Recently I was invited to give an informal talk at my undergraduate alma mater for seniors facing their first “real-world” (whatever that means!) experience. We met in the living room of Mary Ellen Chase House over tea.
My chat was called, “Yes, there IS life after Smith.” I thought the title was humorous. It turned out not to be. There was a genuine, heartfelt question about whether there really is life after college, and can I, do I have what it takes, to handle it, make it, function, in the real world?
What I thought I was going to talk about flew out the mental window. I found I went to a much more fundamental place in myself to address the fundamental place where these seniors were residing.
I ended up talking about choosing. Plainly, simply making a choice. I could feel the room hold its collective breath when I mentioned choosing. Why? Because right with the introduction of the concept of choosing came the towering fear of making the “wrong” choice. I mean, instantly, do-not-pass-go, immediately, at once. If I had to write it as an equation it would look like this:
Choosing = Fear of Making the Wrong Choice
The two were identical. How did this come to be? How could it be that a roomful of very bright, well-educated young women were paralyzed by the need to make a choice—any choice—at all?
It seemed patently clear to me that no one had told these promising young people that there is a simple secret to choosing which takes much of the fear out of it. It has three aspects.
First, there is no such thing as a wrong choice.
I mean it—quite literally. There IS no such thing as a wrong choice. There are only choices which yield results.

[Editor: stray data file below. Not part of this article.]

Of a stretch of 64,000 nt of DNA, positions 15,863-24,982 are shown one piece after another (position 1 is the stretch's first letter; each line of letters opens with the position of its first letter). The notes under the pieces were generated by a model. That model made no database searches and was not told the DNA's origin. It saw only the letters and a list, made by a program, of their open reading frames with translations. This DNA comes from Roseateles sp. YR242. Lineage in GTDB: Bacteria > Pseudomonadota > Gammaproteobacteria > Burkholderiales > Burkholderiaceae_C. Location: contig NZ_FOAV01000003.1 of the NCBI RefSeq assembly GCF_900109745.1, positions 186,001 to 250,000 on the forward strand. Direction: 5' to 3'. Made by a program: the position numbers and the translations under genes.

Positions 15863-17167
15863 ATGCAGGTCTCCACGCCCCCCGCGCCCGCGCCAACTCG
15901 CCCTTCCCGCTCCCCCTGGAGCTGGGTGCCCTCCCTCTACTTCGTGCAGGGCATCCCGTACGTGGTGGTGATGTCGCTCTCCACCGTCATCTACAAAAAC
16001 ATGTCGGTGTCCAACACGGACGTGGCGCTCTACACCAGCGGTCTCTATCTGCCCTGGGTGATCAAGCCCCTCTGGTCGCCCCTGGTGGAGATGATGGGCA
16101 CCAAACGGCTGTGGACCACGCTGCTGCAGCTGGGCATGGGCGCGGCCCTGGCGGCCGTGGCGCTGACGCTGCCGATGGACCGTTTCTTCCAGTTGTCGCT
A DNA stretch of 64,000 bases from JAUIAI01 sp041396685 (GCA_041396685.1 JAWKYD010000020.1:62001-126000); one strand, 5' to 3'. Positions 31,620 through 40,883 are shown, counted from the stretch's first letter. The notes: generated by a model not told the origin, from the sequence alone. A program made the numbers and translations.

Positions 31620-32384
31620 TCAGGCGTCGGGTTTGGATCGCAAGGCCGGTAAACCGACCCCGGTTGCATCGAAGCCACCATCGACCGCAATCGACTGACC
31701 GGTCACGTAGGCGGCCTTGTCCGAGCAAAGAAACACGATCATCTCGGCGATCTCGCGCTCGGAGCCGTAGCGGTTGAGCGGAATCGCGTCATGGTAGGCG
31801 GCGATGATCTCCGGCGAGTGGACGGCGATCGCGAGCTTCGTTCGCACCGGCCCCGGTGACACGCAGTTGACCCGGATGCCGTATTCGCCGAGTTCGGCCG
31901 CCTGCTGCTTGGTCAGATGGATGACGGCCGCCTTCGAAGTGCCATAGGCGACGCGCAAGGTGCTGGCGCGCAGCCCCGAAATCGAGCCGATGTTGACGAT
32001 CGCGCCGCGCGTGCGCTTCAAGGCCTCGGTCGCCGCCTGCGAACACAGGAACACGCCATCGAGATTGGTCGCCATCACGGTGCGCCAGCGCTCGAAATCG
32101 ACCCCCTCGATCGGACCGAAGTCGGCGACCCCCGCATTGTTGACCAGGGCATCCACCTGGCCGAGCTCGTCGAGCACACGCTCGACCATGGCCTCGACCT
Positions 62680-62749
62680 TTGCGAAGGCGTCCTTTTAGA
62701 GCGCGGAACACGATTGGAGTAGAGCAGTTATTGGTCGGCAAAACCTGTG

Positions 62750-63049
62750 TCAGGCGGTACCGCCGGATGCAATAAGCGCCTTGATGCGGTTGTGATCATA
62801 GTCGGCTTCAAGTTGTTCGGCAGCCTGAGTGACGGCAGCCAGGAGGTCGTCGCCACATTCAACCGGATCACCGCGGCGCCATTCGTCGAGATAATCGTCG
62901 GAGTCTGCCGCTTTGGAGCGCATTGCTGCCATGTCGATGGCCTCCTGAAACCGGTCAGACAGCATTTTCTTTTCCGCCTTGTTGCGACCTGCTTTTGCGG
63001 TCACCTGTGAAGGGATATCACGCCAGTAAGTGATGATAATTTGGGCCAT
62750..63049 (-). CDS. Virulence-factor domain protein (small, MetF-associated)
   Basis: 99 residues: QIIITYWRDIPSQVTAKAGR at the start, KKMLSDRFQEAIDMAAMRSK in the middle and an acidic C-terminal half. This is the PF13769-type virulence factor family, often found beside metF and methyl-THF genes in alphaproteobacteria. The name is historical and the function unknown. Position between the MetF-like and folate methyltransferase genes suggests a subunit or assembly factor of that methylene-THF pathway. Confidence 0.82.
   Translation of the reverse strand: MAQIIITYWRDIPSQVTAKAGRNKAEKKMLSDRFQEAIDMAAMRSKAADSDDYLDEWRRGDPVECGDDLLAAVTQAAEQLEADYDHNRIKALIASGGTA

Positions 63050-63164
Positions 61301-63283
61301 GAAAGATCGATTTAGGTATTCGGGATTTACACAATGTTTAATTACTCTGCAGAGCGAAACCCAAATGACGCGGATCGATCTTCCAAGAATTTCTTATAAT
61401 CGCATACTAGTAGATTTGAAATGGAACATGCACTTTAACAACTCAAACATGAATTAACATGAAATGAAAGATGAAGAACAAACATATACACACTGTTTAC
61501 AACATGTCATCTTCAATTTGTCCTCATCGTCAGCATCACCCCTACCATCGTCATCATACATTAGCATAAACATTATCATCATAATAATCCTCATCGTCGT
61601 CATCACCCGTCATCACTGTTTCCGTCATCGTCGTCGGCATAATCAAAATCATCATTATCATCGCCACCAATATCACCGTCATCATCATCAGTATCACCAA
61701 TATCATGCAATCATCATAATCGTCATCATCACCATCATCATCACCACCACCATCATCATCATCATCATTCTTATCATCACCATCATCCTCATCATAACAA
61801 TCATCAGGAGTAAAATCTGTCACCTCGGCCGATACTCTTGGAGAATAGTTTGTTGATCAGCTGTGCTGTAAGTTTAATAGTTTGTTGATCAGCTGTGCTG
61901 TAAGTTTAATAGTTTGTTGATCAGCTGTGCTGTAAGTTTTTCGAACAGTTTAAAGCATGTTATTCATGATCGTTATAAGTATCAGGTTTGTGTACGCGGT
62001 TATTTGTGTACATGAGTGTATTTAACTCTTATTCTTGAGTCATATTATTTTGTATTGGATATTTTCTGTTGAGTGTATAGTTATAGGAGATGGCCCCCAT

Second, choices simply have consequences.
Consequences. No more, no less. If you have peanut butter and jelly for lunch, you’re not having turkey. That’s all. If you’re seeing The Sound of Music, you’re not seeing a Star Wars movie at the same time.
Third, if you don’t like the consequences, you get to choose again.
Maybe you don’t get to have lunch all over again, but you could have turkey tomorrow if the PBJ didn’t satisfy today. Or you could rent a Star Wars movie tonight after a matinée with the Von Trapps.
I’m being slightly facetious by using less-than-what-seems-dire examples, but try out my theory with a choice about a job. There was a marvelous young woman in the room who had majored in Economics. She has applied for a one-year position with Teach for America. What’s the worst thing that could happen? She gets the job, and she realizes part way into it that she really doesn’t want to do a job like this. Great! More information about herself for herself. She gets to choose again when the position is up.
This is true for all of us. We get to choose again if we don’t like the consequences of our choices.
Did you know that commercial airline pilots are off-course 85% of the time? This means that they’re on-course 15% of the time. Only 15%! The rest of the time they’re, if you will, re-choosing, also known as . . . steering. Now airline pilots have measurable coordinates by which on- and off-coursed-ness is measured. Most of our choices aren’t measured in this way.
So what can we use as coordinates if Air Traffic Control doesn’t supply them? What we ALL have (pilots or not) is an Inner Air Traffic Controller called the Divine Spark. That Spark grows into a flame when we make choices which are in our best interests. The Spark diminishes into an ember when we make less than ideal choices.
Once again, dear one, help wanted? As always, inquire within.
It was a pleasure to speak to these young women, women who will step forward in their own ways and make significant contributions to the greater health and well-being of our world. I was glad to be able to tell them about choices—and consequences—and the universal ability to choose again.
This dozen young women got it, they heard me, and they let out that collective breath and let go a little of their fear. On the drive home, I thought to myself, Wow, these young women gave me a huge wallop of hope for the future of our planet. Ain’t that grand?